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SOTG explores desire, disappointment in ‘Stupid F*cking Bird’

Student group brings Posner’s adaptation of Chekhov’s classic play to campus community

<p>After acting in a production of “Stupid F*cking Bird” in high school, director Maddie Groff ’23 has envisioned bringing this play to the Brown community ever since she first came to campus.</p><p>Courtesy of David Pinto</p>

After acting in a production of “Stupid F*cking Bird” in high school, director Maddie Groff ’23 has envisioned bringing this play to the Brown community ever since she first came to campus.

Courtesy of David Pinto

Audiences gathered in the T.F. Green Hall downspace from Nov. 10 to 13 for student association Shakespeare on the Green’s production of “Stupid F*cking Bird.” Written by American playwright Aaron Posner, the play is a contemporary adaptation of Anton Chekhov’s 1895 work “The Seagull.” 

The play explores the relationships between characters disillusioned by art, love and unfulfilled desires. As the characters struggle to find deeper meaning in life, they are forced to confront the pointlessness of their professional and romantic pursuits and their roles in the world. 

Director Maddie Groff ’23 first read “The Seagull” during a high school summer theater program. Initially finding the source text difficult to approach, she came across a translation by Curt Columbus, artistic director of the Brown-Trinity MFA Program and professor of the practice of theatre arts and performance studies, that was “accessible and relatable to modern audiences,” she said.

The play “feels different from a lot of other staunch, Western pillars of classic theater I’ve read before,” Groff said. She had envisioned bringing the play to the Brown community since arriving on campus, having acted in a production of “Stupid F*cking Bird” in high school.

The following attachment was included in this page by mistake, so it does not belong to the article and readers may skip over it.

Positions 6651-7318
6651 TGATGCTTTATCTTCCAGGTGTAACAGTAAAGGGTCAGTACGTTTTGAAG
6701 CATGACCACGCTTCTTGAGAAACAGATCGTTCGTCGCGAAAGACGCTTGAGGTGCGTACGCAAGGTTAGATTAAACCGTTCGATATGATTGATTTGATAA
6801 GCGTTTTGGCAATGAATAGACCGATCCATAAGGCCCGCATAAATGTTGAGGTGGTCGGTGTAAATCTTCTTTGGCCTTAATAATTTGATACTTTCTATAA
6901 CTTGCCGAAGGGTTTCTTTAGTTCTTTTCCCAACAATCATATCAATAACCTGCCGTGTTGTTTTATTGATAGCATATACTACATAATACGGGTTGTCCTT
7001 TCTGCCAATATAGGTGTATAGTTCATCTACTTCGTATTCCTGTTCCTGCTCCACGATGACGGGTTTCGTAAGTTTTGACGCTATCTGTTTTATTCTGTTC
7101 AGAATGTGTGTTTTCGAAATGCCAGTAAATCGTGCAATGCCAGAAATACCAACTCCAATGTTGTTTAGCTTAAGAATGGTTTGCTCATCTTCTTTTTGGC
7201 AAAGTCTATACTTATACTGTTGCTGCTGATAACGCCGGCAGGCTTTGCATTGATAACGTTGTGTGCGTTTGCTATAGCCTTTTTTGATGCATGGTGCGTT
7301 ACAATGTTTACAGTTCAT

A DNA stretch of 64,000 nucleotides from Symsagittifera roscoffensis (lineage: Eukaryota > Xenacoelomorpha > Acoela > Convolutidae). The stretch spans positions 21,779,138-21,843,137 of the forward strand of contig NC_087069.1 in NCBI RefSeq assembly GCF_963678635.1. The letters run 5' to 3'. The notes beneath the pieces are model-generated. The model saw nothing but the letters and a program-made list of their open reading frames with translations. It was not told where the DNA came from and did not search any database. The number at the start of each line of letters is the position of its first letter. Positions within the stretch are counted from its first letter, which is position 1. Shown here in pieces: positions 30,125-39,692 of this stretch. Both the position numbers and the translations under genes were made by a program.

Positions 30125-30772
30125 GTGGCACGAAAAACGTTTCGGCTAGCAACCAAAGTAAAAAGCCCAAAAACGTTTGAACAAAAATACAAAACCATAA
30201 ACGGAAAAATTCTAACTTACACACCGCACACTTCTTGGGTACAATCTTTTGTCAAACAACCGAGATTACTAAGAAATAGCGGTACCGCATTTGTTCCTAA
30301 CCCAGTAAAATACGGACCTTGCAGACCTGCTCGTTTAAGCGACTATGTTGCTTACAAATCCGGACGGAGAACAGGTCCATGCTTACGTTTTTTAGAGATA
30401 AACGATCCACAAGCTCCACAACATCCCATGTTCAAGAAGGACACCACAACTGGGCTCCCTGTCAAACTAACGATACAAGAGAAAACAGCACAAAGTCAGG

“It’s a beautiful play for young people because it’s so much about wanting things and doing anything to get those things, even if that means hurting yourself or other people,” she said. 

Groff also believes that the production could not have come at a better time, as “we’re all still trying to figure our way out of the mess of the pandemic,” she added. 

Shakespeare on the Green approved the play for production in September. The show was cast early and rehearsed for two months, which is typical of Chekhovian productions, Groff said. 

When casting the play, Groff and her directorial team of Marielle Buxbaum ’24 and Annie Stein ’24 were looking for people who were willing to take risks and experiment on stage. 

The cast “aren’t just characters,” Groff said. “The play feels so lived in because they’ve taken it and made it (into) … a version of the play that is so unique to these people.”

Buxbaum added that improvisation based on audience interaction brought out the natural personality of the characters in the play. She also highlighted how the creation of larger-than-life moments helped express the characters’ feelings.